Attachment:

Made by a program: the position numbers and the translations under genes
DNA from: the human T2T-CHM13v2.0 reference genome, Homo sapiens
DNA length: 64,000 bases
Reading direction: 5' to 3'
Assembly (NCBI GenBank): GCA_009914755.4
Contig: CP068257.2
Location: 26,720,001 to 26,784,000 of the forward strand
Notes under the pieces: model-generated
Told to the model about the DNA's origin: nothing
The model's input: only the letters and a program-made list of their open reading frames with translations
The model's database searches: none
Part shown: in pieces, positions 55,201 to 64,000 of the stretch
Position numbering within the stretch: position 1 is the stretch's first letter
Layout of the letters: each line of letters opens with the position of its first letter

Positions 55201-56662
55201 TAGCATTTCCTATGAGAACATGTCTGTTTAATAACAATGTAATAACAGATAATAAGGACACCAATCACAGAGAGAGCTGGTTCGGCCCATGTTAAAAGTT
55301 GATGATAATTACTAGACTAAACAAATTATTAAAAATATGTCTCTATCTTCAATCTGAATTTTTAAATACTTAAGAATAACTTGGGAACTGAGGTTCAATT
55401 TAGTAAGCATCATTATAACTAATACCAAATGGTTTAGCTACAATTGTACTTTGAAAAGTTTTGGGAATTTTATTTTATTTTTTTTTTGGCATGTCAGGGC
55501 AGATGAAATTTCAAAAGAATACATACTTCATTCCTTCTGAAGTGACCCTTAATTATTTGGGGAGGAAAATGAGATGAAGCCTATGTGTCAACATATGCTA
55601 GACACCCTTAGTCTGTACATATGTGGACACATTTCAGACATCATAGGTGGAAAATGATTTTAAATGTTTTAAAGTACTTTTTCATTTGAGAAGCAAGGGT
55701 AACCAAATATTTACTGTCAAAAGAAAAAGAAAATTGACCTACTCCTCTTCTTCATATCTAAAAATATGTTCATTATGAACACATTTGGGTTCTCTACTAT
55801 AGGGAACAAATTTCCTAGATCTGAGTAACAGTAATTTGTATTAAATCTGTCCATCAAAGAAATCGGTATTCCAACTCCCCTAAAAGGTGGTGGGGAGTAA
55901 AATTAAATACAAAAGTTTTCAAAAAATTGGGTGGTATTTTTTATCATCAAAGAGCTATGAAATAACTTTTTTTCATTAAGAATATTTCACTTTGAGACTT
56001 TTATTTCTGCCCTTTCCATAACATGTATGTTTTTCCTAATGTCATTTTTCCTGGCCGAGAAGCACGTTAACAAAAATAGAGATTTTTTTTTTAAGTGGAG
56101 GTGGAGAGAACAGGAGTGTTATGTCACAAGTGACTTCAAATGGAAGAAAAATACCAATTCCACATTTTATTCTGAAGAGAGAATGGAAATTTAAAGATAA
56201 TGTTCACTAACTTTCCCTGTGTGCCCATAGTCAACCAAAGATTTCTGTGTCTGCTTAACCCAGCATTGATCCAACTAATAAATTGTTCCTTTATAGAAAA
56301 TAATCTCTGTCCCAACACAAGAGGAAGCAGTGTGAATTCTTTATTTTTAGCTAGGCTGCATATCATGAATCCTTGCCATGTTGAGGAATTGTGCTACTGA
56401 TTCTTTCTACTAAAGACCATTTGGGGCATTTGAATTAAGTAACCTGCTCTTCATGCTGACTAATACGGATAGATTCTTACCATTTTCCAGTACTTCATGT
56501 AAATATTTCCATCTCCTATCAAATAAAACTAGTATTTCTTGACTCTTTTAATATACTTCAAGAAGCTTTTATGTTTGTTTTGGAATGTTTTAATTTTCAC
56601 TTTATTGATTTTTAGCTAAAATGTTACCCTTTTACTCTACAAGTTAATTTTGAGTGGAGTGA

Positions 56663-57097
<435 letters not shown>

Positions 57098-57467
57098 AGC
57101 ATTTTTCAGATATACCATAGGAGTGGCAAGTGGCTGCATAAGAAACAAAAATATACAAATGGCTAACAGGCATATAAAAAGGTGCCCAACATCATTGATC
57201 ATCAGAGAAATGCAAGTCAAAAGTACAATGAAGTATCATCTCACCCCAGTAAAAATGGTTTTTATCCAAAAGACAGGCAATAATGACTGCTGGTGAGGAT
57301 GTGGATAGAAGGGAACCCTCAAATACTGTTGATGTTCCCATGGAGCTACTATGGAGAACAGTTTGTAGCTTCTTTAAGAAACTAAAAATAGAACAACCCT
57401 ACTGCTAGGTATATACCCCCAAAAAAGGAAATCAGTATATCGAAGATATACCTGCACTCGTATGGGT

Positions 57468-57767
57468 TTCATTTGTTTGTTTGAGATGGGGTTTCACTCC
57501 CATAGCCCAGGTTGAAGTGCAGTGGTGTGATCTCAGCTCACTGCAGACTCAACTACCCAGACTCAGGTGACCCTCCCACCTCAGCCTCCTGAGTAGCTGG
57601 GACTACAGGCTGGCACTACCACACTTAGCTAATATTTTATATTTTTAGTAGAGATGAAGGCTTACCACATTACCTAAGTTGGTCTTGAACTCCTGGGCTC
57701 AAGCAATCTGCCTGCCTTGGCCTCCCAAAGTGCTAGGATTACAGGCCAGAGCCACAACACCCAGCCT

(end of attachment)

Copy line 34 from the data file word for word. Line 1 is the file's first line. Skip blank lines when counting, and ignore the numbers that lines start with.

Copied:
57098 AGC